Spoke Lacing Patterns

Discussion in 'Cycling Equipment' started by MeatCloud, Oct 19, 2006.

  1. MeatCloud

    MeatCloud New Member

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    Hi guys... my first post here. Howdy.

    I recently noticed while looking at some mavic wheels:

    The 'Cosmics' spokes are laced crossed over on the drive side and radial on the non drive side.

    The SL's and the ES's and laced radial on the drive side and crossed over on the non drive side.

    That seems really weird to me. I am very interested to know why. How/why is one pattern suited to one style of wheel and vice versa?

    Thanks for any help on this one. The Mavic site seemed to leave me in the dark!

    Cheers
     
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  2. Aussie Steve

    Aussie Steve New Member

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    Drive side spokes are naturally tighter than non-drive side...to allow for freehub, but as far as radial vs cross... funny one that...
    could it be the hubs are designed that way by the French?
    remember that's the country which makes the Citroen, so they will always do strange things...
     
  3. DiabloScott

    DiabloScott New Member

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    Here's what Sheldon says:
    http://www.sheldonbrown.com/wheelbuild.html

    With half-radial spoking, the amount of dish is very slightly less to begin with if you run the radial spokes up along the inside of its flange ("heads out.") In addition, since there are no "leading" spokes, no amount of torque on the hub can reduce the tension on any of the spokes. In fact, if you have an old wheel that has been breaking left side spokes, "half rebuilding" the wheel into a half radial will solve the problem once and for all.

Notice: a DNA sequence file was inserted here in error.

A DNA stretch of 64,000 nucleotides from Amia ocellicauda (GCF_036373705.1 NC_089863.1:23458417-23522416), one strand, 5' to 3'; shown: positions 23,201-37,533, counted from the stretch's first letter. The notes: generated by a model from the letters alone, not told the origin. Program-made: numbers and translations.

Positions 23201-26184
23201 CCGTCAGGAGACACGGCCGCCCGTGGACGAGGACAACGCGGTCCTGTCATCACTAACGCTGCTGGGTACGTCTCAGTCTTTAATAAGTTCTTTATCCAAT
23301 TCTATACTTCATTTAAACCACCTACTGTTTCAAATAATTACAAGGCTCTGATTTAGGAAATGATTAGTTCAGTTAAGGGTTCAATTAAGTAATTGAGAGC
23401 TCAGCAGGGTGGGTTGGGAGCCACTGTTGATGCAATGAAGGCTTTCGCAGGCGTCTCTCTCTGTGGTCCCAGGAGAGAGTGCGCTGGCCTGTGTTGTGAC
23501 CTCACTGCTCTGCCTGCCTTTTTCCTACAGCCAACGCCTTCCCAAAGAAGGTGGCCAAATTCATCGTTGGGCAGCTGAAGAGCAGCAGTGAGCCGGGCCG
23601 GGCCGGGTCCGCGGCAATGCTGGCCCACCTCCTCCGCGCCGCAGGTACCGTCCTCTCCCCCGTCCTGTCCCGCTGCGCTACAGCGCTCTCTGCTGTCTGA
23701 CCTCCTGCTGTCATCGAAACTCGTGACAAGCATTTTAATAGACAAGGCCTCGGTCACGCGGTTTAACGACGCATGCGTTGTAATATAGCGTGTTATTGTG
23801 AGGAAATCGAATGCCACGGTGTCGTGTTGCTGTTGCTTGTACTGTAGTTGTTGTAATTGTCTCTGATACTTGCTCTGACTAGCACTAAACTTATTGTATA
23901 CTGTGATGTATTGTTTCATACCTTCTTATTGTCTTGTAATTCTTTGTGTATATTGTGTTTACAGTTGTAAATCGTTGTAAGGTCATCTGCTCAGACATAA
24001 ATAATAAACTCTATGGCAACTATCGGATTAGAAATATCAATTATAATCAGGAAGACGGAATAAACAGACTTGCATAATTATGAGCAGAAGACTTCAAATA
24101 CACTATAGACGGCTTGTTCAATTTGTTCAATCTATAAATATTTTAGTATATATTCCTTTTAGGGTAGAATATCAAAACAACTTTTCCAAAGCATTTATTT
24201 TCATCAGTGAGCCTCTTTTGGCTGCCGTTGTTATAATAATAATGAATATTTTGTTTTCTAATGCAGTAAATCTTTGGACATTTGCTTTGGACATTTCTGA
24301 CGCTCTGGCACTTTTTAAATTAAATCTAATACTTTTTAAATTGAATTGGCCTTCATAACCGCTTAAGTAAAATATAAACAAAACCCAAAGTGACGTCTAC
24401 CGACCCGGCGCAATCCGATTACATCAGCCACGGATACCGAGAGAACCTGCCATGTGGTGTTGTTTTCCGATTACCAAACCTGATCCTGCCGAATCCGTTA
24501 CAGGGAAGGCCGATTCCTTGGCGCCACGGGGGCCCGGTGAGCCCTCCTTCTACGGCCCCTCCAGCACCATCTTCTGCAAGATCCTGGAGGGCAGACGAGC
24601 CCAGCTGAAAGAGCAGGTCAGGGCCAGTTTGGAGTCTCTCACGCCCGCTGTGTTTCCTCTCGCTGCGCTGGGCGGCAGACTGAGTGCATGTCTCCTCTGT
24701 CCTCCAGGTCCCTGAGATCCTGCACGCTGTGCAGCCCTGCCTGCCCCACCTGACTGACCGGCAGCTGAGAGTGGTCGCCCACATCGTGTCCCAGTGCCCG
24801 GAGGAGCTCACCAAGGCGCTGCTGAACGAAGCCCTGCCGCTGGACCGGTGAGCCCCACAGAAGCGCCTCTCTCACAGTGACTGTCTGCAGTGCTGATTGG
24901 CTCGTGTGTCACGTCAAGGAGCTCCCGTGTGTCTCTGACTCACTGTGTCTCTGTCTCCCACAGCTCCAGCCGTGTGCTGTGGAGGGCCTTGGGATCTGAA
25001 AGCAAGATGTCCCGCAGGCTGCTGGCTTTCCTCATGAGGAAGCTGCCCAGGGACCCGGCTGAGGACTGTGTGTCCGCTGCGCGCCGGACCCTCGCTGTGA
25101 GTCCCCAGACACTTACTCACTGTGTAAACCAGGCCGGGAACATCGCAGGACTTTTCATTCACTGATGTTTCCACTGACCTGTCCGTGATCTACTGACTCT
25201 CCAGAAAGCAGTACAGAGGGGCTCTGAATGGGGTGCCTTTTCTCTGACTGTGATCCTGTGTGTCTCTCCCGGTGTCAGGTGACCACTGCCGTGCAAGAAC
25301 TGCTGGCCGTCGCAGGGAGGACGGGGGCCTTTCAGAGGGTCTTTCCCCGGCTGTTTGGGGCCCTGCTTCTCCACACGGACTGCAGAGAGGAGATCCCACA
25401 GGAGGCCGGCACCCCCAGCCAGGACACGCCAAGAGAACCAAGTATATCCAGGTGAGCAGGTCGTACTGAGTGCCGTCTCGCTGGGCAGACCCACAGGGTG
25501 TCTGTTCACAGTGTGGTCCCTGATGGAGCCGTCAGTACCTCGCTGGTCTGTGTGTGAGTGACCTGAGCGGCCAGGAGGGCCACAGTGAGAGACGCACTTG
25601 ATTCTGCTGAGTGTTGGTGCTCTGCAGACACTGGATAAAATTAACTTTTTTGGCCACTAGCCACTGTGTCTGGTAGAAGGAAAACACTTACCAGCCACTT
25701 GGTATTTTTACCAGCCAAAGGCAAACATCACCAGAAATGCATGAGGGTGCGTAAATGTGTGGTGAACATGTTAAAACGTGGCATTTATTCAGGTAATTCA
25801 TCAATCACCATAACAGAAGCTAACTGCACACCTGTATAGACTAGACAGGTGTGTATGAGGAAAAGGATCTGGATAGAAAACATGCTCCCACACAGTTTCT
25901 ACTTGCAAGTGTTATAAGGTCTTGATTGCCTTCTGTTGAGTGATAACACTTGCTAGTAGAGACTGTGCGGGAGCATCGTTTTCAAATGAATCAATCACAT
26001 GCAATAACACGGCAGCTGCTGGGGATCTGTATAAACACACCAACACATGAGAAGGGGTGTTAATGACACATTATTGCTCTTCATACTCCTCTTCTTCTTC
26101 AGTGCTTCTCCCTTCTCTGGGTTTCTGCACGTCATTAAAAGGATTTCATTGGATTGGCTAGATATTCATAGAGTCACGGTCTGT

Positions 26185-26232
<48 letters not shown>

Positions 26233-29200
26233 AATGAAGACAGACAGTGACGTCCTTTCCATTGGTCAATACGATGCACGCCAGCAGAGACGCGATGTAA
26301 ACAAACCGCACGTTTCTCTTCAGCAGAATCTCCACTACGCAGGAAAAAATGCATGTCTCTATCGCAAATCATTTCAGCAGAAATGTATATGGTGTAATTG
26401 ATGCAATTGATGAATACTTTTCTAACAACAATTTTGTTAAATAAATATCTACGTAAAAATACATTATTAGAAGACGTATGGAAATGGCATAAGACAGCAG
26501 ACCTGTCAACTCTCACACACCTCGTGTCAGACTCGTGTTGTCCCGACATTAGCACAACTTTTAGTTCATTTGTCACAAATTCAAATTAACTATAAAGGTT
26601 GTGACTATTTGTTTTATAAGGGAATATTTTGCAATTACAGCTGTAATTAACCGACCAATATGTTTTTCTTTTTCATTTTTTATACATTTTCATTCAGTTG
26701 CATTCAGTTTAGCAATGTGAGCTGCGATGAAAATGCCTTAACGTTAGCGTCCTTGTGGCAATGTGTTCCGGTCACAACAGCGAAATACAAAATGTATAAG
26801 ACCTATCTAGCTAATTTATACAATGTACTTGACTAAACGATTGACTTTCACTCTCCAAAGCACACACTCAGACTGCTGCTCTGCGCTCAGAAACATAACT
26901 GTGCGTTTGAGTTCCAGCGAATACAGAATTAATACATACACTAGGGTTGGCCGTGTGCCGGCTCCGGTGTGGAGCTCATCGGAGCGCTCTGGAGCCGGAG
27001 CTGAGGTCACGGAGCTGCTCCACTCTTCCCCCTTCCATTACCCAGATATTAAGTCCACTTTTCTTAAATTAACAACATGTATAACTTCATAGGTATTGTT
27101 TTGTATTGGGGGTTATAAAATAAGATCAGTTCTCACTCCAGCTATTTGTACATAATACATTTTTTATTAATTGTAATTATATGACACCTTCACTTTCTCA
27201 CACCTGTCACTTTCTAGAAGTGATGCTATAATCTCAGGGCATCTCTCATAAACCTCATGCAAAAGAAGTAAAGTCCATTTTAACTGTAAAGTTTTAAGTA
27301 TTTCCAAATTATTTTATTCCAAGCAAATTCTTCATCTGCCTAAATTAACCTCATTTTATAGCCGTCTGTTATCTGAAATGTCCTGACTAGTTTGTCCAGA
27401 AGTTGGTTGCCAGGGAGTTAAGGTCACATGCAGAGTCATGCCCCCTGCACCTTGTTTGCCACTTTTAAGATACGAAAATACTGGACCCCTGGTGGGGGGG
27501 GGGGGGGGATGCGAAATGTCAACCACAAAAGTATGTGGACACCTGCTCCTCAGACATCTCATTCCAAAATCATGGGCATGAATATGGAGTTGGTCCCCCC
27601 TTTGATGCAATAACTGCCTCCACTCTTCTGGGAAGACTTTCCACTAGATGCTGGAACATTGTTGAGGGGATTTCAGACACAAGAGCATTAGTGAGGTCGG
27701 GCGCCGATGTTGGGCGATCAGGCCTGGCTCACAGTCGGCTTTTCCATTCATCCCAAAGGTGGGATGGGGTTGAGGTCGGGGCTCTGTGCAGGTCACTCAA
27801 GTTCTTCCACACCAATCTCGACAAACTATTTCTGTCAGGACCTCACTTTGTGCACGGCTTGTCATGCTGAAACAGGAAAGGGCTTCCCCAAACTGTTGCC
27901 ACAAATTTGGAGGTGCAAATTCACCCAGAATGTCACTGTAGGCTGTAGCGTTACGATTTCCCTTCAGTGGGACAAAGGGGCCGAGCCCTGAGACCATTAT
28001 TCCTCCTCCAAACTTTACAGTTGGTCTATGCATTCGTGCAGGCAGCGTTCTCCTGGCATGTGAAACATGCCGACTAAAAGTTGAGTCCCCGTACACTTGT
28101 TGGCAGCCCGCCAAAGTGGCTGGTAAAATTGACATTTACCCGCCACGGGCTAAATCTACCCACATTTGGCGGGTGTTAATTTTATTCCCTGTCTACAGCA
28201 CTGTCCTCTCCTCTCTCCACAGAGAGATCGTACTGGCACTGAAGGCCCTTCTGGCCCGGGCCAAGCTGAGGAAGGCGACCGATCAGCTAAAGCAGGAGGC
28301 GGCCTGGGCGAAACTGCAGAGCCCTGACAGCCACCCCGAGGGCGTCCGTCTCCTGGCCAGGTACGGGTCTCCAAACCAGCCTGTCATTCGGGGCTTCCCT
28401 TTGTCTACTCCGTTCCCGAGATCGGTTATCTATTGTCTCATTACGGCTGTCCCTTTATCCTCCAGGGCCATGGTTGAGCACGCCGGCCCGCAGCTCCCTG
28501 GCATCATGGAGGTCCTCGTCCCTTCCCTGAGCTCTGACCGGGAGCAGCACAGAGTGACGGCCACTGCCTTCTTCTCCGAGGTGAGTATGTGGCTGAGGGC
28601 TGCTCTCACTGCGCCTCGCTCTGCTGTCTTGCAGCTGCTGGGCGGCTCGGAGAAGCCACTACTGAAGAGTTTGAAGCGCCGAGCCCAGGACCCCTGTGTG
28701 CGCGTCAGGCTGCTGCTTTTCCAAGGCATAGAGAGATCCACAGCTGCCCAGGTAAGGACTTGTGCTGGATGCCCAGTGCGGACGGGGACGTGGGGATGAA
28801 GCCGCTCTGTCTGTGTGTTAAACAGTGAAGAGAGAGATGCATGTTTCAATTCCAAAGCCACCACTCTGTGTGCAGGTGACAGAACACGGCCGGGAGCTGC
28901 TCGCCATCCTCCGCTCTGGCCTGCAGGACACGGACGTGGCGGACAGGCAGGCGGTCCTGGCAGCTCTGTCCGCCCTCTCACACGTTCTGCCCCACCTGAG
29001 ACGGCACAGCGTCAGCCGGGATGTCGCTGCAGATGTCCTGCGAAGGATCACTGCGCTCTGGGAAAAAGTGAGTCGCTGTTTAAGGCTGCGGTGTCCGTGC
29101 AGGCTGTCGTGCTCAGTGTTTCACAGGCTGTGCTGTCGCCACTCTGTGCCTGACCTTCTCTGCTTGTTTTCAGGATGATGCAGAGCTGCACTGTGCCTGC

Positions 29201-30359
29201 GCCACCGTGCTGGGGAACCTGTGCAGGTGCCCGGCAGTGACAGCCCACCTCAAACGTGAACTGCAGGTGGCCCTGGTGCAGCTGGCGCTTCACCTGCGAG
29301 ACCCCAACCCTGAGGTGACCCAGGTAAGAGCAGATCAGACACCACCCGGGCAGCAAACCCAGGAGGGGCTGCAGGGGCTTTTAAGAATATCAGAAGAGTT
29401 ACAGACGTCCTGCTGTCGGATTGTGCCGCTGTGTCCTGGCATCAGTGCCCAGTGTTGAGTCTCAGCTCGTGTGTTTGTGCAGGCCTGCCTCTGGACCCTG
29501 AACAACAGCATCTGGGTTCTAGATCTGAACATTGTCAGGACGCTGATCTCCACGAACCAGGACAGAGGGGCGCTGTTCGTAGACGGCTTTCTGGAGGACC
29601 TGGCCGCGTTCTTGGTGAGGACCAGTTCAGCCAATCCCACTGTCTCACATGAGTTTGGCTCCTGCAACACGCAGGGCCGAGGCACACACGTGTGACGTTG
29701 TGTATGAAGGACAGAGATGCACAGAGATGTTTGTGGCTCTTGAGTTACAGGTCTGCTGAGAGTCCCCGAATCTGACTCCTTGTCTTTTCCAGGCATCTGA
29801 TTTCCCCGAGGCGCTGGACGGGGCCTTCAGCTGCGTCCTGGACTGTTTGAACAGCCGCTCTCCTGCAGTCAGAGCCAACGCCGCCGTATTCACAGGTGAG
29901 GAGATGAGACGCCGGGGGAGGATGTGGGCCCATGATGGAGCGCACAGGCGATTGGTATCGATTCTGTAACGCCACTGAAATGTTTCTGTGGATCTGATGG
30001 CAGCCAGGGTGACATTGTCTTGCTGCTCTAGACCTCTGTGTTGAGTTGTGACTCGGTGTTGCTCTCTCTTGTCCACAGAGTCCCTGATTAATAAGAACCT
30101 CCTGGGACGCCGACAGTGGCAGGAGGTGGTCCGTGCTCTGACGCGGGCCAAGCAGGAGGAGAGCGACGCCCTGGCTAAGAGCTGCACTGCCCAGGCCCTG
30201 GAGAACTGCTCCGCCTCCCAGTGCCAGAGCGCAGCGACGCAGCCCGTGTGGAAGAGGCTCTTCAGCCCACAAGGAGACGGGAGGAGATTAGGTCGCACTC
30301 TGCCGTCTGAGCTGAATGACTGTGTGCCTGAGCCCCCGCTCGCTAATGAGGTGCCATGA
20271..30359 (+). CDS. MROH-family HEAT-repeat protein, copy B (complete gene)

Sometimes, rear wheels are spoked half-radial with the radial spokes on the right. This is generally done for reasons of improving derailer clearance, particularly on wheels with unusually thick spokes or unusual flange designs. Such wheels require hubs with greater torsional stiffness since most of the driving torque must then be transferred by the left side spokes.
     
  4. carbonguru

    carbonguru New Member

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    Each wheel when it spins at a high rate of speed actually has at any given time 6-7 spokes that are LOOSE during the orbital rotation of the rim. To combat the natural forces of inertia -- it requires that spoke tension and lacing pattern hold the exact opposite section in place. Combined with Hub and Rim Configurations the spoke lacing pattern acts as an anchor in conjunction with the force being exerted with every pedal stroke. In short, it is a matter of physics that determines the lacing pattern of most wheel builders. Hence, Rolf paired spoke design vs. laced radial design of another. Either one has its strengths and disadvantages. I like to pick wheelsets that will cause me the least amount of pain when a spoke snaps at high speed.:rolleyes:



     
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